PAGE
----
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  8. #15
    Frank S's Avatar
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    Quote Originally Posted by metric_taper View Post
    I see some sort of manifold that must collect the outputs from each pump. I assume this has a check valve for each pump, so you can't back drive a pump that is off.
    What sequence method controls the various pumps? That has to be where the major cleverness is, assuming you designed that as well.
    I can't think of this being pressure, that just seems to have too many switches to adjust for cutin and cutout. A demand sensor of some type?
    I hope this is not some intellectual property that prevents you from sharing the operation.
    Well part of it might be considered intellectual property I can't show any actual pictures of the controller that I designed simply because I don't have access to them in a failed hard drive LOL I will tell you a little about it though but first
    your inquiry of the check valves and the distribution manifolds
    in each pump assembly I designed additional ports and cavity passages into an existing factory mono block motor/ pump adapter block then traveled to the manufacture in Italy a company by the name of Hydronit through a collaboration between their engineers and me we came up with a block that not only suited my needs but extended the usefulness of their products to be used in a wider field of applications. Their blocks already had cavities for check valves relief valves and 2 way solenoid operated poppet valves what my proposal was to make the cavities in the blocks to accept 4 way poppet valves by doing this it opened up a range which would accept flow restrictor valves duel power outputs differential pressure outputs and many other things such as building a multiple pump arrangement.
    here is a jpeg of the block It would be most difficult for anyone to duplicate this block from this drawing alone since there are many passages and ports in the block
    And yes their block is patented not sure about the changes that I made to them but I should hope they did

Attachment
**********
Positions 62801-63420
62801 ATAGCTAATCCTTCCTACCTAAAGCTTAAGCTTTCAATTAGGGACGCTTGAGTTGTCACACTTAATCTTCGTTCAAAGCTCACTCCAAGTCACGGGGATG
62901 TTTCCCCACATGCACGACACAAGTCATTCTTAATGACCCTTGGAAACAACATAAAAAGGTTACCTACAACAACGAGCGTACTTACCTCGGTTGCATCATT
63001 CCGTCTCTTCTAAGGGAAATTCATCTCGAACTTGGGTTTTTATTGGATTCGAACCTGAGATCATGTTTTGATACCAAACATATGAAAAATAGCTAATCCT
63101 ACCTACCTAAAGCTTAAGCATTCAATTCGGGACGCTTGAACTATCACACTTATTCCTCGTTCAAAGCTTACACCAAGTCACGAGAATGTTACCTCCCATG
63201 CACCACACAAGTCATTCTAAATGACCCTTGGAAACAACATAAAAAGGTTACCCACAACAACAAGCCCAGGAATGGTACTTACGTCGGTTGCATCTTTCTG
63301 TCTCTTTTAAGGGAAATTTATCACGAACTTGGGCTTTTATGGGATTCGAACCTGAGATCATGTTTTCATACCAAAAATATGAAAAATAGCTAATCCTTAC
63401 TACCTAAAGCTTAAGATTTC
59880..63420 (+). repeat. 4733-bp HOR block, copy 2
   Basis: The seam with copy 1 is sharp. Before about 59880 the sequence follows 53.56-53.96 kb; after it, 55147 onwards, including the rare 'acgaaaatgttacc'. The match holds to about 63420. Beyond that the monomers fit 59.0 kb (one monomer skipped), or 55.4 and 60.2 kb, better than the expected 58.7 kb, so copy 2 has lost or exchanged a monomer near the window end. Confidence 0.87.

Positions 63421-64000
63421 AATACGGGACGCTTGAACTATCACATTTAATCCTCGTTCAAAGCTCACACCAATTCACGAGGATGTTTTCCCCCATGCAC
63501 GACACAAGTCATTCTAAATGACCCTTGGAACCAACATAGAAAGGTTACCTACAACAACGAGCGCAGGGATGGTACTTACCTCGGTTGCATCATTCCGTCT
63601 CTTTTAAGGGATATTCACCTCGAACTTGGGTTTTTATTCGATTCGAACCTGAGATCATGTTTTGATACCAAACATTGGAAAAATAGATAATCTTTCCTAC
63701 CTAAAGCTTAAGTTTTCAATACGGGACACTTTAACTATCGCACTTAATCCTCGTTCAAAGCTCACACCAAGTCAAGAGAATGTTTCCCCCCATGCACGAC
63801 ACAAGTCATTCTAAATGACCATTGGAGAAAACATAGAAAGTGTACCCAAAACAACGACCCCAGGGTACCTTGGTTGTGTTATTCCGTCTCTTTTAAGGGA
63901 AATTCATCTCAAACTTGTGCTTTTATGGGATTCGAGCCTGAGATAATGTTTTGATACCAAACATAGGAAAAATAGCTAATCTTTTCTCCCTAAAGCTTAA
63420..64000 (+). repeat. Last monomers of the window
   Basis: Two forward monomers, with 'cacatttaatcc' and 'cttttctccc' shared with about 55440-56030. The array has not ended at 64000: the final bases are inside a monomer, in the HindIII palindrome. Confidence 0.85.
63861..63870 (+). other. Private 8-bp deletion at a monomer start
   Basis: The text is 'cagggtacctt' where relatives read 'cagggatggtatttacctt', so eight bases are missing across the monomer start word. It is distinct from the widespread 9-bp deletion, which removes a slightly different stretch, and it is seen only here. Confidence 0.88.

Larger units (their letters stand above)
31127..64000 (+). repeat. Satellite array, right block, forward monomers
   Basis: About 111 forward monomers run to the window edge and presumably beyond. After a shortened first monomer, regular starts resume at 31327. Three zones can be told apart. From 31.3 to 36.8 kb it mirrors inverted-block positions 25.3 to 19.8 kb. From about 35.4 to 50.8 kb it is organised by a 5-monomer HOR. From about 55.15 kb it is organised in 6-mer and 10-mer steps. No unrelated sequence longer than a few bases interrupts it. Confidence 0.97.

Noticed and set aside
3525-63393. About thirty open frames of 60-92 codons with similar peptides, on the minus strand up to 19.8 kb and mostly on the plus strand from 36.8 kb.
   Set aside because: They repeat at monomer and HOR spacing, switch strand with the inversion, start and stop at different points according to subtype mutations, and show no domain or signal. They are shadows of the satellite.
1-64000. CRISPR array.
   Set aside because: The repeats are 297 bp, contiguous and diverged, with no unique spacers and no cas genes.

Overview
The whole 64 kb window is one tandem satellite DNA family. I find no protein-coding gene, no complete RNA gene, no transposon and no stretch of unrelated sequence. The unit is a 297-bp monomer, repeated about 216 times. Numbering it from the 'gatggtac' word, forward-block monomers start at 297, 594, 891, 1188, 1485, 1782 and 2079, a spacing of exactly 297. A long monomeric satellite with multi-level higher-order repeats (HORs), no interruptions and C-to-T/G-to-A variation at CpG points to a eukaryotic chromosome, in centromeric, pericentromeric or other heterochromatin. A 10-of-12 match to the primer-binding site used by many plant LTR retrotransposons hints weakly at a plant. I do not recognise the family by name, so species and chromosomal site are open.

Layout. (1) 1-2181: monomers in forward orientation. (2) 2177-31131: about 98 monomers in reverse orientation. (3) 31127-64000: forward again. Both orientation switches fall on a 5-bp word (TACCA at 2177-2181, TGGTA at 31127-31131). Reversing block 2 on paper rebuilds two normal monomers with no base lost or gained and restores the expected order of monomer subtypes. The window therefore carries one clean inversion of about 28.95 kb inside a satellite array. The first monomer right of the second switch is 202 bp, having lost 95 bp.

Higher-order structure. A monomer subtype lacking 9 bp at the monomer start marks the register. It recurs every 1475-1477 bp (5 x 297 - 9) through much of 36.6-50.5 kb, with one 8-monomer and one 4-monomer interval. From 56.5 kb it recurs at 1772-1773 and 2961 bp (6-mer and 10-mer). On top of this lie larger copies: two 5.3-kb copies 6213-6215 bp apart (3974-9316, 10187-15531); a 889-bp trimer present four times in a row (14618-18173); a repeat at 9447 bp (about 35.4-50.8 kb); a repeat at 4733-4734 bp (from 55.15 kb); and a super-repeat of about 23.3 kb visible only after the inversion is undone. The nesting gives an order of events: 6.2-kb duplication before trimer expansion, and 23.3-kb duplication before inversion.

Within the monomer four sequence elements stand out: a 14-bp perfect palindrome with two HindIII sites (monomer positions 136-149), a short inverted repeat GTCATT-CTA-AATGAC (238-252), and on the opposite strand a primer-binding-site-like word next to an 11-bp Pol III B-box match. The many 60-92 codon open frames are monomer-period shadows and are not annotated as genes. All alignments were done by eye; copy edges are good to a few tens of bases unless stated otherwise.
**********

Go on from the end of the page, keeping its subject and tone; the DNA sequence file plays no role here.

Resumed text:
3Hp hydraulic power unit-hydronit-valve-body1.jpg
    Now for the controller basically since my freight elevators were mainly used for 2 to 4 stops the controller to accelerate and slow the platform amounted to a few limit switches and a friction wheel sequential rotary switch. a series of relays and solenoid valves already in the pumps
    the operator or person at the door would push the call button a pump would start the platform began to move then that pump would go to full volume the 2nd pump would start with the fluid being briefly diverted a valve would close this would show a brief acceleration the 2nd solenoid would allow that one to go to full volume and the process would be repeated until as many pumps that were dedicated to the unit would all be on line as the platform reached the level going up the pumps would sequentially fall off until full stop. for going down it was a little different as the same valves in the pumps were used but the flow returned through the flow restrictor valves the pumps were not running. there were velocity check valves which would lock down the whole thing in the event of a broken hose. these were located in those manifolds you mentioned this was done to allow the platform to still be raised or lowered even if you removed a hose leading from 1 or more of the pumps, with a main velocity check made into the cylinders in the event of the hose to the cylinder was to burst or was cut intentionally. This did happen once by a guy who thought he could destroy the left by hacking a hose off with an ax. all he managed to do was get oil all over himself and a nice prison stay. `
    Never try to tell me it can't be done
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  10. #16
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    Frank, if I may ask—-What is your level of education?

    You sound like a very smart person. Engineer?

  11. #17
    Frank S's Avatar
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    Quote Originally Posted by Radioman View Post
    Frank, if I may askó-What is your level of education?

    You sound like a very smart person. Engineer?
    We'll just leave it at retired industrial design engineer, and about 75% autodidact who lost more than a significant amount due to oxygen depravation to the brain from an illness back in 2011


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    Never try to tell me it can't be done